£400k house looks normal from the outside, but hides amazing secret artwork

Strolling through Berwick-upon-Tweed in Northumberland, you might not take a second glance at the Georgian house sitting on Palace Street.

But if you were to venture inside, you’d find something truly amazing.

The living room, kitchen and bathroom of the Grade II listed house all look fairly ordinary, but when you head upstairs you’ll spot the five bedrooms, two of which have been completely transformed into stunning works of art.

It’s the doing of artist Tod Hanson, who bought the house a few years back and named it Waxwing, then set about making his home into living piece of art.

‘I wanted to try out some ideas,’ said Tod, who later opened up certain rooms to the public.

One bedroom is covered in large blue circles of different sizes, across the floor, ceilings, and walls.

The other has a purple grid design, giving it a slightly mind-bending feel as you look for the door.

Now, the home is on the market through Inigo, with an asking price of £400,000 – so you’d get a nice house with some seriously impressive pieces of art thrown in.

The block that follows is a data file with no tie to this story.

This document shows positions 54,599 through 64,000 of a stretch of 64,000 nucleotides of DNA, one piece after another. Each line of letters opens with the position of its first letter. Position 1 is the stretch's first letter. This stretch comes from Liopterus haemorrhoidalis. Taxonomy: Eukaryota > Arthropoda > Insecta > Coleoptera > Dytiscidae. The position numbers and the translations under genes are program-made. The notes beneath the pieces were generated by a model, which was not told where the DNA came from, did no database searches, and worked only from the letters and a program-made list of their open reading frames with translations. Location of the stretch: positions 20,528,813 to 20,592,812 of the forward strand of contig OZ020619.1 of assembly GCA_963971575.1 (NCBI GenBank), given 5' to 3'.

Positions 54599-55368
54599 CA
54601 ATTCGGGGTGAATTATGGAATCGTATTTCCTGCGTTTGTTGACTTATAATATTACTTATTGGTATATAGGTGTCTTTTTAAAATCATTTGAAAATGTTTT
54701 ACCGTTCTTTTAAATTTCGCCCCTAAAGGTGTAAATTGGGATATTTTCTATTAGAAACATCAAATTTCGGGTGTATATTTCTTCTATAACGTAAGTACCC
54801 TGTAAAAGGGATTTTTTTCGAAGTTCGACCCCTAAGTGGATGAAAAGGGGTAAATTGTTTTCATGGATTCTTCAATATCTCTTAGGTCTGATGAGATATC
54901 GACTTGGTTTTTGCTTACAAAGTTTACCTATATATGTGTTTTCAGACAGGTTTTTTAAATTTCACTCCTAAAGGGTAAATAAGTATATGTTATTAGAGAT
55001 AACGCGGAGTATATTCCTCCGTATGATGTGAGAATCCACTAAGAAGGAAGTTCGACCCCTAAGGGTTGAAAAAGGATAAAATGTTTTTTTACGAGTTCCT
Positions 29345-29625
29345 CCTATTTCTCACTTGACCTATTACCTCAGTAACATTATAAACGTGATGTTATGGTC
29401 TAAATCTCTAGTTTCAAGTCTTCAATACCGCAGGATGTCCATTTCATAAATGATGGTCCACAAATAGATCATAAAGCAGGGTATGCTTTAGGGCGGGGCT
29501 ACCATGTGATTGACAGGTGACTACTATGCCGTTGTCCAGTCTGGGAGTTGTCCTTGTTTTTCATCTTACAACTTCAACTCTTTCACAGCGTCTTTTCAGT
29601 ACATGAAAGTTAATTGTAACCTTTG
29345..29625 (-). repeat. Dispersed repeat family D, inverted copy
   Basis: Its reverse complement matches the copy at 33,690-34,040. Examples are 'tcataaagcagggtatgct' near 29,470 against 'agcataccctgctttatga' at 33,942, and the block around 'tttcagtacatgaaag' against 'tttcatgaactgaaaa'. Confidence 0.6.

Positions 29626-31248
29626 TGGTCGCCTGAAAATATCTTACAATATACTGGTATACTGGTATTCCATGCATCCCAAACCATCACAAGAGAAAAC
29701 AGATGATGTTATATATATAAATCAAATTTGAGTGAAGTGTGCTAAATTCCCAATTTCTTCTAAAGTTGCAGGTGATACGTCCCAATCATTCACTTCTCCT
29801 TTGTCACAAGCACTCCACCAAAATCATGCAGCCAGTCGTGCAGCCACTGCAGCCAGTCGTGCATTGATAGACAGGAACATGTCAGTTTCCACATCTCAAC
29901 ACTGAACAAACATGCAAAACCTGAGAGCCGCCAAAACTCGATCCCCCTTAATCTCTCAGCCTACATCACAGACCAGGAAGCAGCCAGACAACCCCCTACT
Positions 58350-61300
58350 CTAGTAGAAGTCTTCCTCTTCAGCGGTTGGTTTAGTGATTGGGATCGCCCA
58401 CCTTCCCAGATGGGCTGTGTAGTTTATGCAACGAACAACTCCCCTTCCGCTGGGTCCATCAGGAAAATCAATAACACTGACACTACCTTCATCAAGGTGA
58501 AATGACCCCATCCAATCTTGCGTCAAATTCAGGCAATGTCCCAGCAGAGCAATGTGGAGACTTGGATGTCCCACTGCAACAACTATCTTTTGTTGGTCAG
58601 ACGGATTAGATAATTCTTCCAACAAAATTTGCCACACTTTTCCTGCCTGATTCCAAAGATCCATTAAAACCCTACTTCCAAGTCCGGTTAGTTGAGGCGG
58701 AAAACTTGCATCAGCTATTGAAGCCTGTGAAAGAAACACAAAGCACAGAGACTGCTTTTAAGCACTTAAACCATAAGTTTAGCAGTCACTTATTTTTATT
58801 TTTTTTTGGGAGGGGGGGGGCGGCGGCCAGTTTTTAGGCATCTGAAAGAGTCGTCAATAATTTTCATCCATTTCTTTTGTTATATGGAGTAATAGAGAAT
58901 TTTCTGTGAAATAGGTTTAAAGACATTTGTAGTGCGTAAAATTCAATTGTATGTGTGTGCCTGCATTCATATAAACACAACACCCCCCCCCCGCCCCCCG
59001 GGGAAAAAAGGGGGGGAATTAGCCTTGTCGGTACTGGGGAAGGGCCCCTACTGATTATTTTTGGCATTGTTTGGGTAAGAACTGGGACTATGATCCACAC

Tod initially planned to transform the entire house, but changed his mind and is moving to London.

He is, however, open to continuing to turn the rest of the house into his vision (which he says is all planned out), should the buyer want him to.

He does say he won’t be too crushed if the future homeowner paints over the whole thing, though – ‘as an artist, particularly one who’s done a lot of temporary pieces, I’m used to saying goodbye to things’.

While the two bedrooms are the key selling point here, the rest of the house is pretty lovely.

It has over 2,400 sq ft of interior space, a private courtyard, and much of the original Georgian architecture still in place, including the large flagstone flooring in the hall.

‘A large room on the first floor runs the width of the building,’ say Inigo. ‘Likely to have been the drawing room in days past, this now forms the pinnacle of Tod’s installation.

‘However, it could easily be returned to its original use as a drawing room.

‘It would work equally well as a main bedroom.

‘The space retains its original fabric, including an elegant 18th-century fireplace with a cast iron, Victorian insert.

‘A south-facing oculus window allows a dramatic shaft of light into the room, which moves with the seasons.

‘Ascending another level leads to two generously proportioned bedrooms.

‘One of these contains another of Tod’s brilliant installations, focusing on a frame-grid motif that directly interacts with the structure of the room.

‘Another 18th-century fireplace, also with a Victorian insert features; as with the other installation, the works undertaken do not impinge on the building’s original fabric.’

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